Political rumblings about a power struggle within his clan had led to rumors that potentially cast all blue dragons in a shadow. Living with the other enforcers on his team, a mixed group of shifters from every clan, Fallon hadn’t heard much about it.
Fantastic. One more reason to bugger out of here.
It must’ve made it difficult for the Mating Council when a woman showed up with a blue brand glowing on the back of her neck. They had no choice but to bring blue dragons here for the mating ceremony.
Beside him, Macon cleared his throat. “Some rumors have reached us, but King Thanatos has assured us none are true. Our king is fully in charge. If Fallon is selected, you can be sure this new mate will be taught where her loyalties should lie.”
Jagar’s smile held, but Fallon didn’t miss the glitter that entered his eyes. Dragons shifters were nothing if not suspicious fuckers, not to mention vengeful. Not a good combo at the best of times.
Fallon kept his expression carefully neutral, despite every instinct honed by years as the enforcement arm of the clans within America screaming at him that he was under some kind of scrutiny. Had they invited him here only to gage the loyalty of some of the higher ranking blue clan members in the colonies, knowing he wasn’t this woman’s destined mate?
Shit. Maybe this situation was much more dangerous than he’d anticipated.
Jagar turned that slick smile his way. “What about you, Fallon?”
“The members of my team consider it an honor to serve our kings.” That answer was as neutral as he could get. Politics had never been his thing. He’d be happy to be flying home by tonight and away from this mess. That was for damn sure.
Jagar smiled, though warmth continued to remain absent, making his expression appear more like a facial tick. “You are the last to arrive. Come. Let me introduce you.”
Fallon hadn’t even looked for the new dragon mate. As he turned in the direction Jagar indicated, he caught sight of a woman standing on a dais at one end of the long room, probably once a ballroom.
Every part of him froze as shock ricocheted inside him like buckshot, shredding his insides with a direct hit.
“Maddie.” Her name felt punched from his lungs, though he only whispered. Jagar still caught it, turning his head sharply.
“Do you know this woman?” Macon demanded, beating Jagar to it.
Fallon couldn’t pull his gaze from Maddie. Her lips were pinched closed, a sure sign of her emotions. Usually, she never let any hint of her thoughts show.
“She was one of the humans I came into contact with for my job,” he owned reluctantly, answering Macon’s question.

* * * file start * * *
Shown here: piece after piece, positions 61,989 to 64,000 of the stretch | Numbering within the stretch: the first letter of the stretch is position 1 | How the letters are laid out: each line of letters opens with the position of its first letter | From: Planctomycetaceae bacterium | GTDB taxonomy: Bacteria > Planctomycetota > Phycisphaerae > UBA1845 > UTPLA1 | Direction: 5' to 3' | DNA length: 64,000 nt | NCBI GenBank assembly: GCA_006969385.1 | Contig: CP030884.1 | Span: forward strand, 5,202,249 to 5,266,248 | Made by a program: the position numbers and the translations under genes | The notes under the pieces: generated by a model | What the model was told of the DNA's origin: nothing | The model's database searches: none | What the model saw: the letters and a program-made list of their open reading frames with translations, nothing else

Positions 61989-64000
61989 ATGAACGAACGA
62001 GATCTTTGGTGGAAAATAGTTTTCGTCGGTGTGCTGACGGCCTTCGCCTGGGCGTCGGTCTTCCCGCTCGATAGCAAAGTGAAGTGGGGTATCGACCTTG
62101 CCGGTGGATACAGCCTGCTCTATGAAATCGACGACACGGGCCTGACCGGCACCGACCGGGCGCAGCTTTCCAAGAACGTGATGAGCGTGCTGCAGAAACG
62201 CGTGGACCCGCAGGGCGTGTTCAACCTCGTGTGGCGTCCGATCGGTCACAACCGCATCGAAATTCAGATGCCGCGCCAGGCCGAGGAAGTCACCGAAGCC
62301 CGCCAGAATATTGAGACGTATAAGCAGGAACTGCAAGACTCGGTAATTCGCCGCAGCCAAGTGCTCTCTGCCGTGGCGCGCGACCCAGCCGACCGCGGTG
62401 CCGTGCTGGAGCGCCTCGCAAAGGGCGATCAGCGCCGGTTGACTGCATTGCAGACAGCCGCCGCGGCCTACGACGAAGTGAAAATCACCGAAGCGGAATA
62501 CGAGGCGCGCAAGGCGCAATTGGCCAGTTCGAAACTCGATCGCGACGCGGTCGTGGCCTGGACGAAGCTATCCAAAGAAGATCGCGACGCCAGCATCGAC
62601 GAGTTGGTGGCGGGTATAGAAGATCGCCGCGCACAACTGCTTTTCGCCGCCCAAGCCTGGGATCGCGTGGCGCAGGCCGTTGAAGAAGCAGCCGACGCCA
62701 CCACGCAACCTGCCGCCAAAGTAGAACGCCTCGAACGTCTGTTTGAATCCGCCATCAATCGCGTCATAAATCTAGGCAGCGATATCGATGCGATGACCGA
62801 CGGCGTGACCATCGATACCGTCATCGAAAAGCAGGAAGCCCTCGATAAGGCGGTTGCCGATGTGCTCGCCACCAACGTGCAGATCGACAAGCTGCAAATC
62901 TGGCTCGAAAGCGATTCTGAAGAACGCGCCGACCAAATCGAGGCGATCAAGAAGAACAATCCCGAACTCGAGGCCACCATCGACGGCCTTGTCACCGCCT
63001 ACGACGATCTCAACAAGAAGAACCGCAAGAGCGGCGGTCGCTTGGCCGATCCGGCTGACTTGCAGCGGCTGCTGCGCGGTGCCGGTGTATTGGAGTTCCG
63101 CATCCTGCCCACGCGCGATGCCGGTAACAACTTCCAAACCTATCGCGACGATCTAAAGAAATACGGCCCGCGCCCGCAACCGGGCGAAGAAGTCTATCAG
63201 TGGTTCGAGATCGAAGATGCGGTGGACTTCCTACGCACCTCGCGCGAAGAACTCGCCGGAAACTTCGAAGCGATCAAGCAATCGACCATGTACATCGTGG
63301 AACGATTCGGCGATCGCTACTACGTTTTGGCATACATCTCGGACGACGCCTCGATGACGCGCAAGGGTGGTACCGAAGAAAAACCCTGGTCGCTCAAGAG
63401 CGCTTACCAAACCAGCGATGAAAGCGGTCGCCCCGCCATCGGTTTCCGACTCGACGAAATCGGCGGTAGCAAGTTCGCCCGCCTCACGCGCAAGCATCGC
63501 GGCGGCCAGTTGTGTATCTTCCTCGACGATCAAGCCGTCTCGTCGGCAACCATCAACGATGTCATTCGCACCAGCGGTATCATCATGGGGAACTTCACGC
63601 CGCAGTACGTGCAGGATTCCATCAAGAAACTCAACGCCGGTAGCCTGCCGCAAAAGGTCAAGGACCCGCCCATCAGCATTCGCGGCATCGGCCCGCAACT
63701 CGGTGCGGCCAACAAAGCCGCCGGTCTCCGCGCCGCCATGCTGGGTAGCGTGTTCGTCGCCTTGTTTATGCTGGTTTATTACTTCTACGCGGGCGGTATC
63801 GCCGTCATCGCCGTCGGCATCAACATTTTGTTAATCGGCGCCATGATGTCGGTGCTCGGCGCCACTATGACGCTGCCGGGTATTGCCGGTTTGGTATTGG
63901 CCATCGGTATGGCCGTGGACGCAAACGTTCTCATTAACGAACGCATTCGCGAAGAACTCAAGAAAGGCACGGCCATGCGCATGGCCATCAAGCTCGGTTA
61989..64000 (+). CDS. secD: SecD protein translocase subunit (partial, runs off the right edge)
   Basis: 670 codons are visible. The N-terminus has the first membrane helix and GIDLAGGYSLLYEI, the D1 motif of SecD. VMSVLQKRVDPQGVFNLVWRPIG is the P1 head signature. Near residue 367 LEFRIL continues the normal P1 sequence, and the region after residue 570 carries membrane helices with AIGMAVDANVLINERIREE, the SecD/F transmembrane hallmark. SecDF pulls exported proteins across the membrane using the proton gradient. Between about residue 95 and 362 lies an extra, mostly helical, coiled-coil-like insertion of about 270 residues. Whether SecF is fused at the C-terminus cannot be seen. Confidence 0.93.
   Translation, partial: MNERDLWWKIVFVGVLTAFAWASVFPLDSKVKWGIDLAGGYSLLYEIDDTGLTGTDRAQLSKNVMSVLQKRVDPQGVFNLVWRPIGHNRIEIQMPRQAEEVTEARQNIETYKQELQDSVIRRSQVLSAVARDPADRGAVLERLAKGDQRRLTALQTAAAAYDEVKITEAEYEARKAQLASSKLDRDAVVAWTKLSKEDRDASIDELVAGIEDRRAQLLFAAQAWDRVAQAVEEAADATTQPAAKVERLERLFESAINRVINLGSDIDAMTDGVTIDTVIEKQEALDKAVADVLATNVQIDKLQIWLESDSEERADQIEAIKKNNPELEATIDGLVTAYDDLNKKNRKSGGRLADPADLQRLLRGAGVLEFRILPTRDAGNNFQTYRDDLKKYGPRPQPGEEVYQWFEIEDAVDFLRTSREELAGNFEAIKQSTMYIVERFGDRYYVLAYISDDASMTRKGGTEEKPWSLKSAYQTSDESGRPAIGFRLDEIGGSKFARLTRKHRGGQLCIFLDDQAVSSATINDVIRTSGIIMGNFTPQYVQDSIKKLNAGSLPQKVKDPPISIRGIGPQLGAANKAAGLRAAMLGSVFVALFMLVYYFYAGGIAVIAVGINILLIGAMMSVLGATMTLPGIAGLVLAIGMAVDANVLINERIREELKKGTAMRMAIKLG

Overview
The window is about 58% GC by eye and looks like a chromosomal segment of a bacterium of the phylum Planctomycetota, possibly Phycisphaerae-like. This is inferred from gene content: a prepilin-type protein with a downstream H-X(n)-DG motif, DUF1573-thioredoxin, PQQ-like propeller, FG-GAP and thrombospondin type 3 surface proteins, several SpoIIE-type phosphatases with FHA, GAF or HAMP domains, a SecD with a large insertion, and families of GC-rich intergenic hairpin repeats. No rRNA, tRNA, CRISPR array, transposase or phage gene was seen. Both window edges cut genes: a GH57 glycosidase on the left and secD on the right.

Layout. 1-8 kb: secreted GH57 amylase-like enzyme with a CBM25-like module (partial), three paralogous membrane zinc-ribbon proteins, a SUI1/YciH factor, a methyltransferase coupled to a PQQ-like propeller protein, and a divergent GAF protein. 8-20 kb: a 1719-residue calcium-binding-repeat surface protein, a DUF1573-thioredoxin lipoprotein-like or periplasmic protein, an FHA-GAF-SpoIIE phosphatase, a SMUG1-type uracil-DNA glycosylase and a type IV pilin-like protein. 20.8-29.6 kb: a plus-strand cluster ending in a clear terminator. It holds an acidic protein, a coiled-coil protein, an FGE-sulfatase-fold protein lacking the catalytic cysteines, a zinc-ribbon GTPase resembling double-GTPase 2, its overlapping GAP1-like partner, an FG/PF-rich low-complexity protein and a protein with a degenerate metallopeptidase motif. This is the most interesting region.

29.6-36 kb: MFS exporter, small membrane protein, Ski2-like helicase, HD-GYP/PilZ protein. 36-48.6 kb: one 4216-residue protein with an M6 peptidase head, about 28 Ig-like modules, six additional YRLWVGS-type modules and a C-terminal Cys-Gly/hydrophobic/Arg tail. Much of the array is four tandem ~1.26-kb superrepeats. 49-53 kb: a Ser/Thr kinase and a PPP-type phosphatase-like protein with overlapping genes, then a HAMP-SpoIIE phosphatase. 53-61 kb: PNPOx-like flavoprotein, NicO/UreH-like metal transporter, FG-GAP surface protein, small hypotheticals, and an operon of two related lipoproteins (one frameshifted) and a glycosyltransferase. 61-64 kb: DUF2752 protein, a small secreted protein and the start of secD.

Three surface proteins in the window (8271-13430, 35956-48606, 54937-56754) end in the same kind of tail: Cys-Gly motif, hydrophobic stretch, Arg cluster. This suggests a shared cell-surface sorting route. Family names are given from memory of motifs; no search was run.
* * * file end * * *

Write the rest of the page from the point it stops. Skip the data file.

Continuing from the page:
Deep, who’d retired from the team, was their liaison with humans, posing as a fire marshal and working to help cover their tracks. At the time, Deep had been busy with a bigger fire, so Fallon had stepped in to work with a new arson investigator on a series of smaller fires locally.
“She moved away several months ago. I haven’t been in contact since.” Deliberately, Fallon kept the details of the relationship to himself.
The woman who’d consumed his thoughts for the better part of a year stood alone. Chestnut curls cut to her chin framed a heart-shaped face, a familiar face that haunted his dreams and woke him every night aching and hard. Only she didn’t look like Maddie.
His Maddie was a no nonsense, plain speaking, arson investigator, tough as dragon steel and soft as a kiss, who was more comfortable in jeans, funny t-shirts, and beat up sneakers. This elegant creature in a deep purple dress of some shimmery material that begged to be touched, sky-high heels, and lips a crimson red, was more like a Madeline than a Maddie.
She observed the men in the room with a carefully neutral expression. He could see wariness in her though—the way she held herself rigid, hands clenched in fists at her side, and how her gaze darted around the room.
After that first immobilizing jolt, his next instinct was to hold her, to tease that nervous expression from her eyes.
How was this possible?
She glanced his way as though the pull of his stare drew her, and her eyes flared wide, the blood leaching from her skin giving her a sickly pallor.
“Fallon.” She barely whispered, merely mouthing his name. His enhanced hearing would’ve caught the sound otherwise. He knew the sweet tones of her voice as well as his own, even strained to hear his name on her lips.
For a second, he thought she might faint, but Maddie shook her head and pulled her shoulders back in way that struck him as hauntingly familiar.
Her combination of resilience and vulnerability had grabbed him by the gut day one. A need that had only grown as they’d worked together, spent time together. Especially after he kissed her. He’d pumped the breaks and hadn’t let it be more, even though he’d craved more.
She’d disappeared from his life without a word. Leaving less of a trace than a ghost that she’d ever been there. Yes, she’d texted him a month or so later to let him know she’d moved, but by then he’d got a grip on his own emotions and let her go. Against all his instincts. Pursuing her would be unfair to her when he knew it could never end the way they wanted. Not when he’d believed her to be human.
Anticipation lit in his chest as realization sank in under the shock. Maddie was a dragon mate.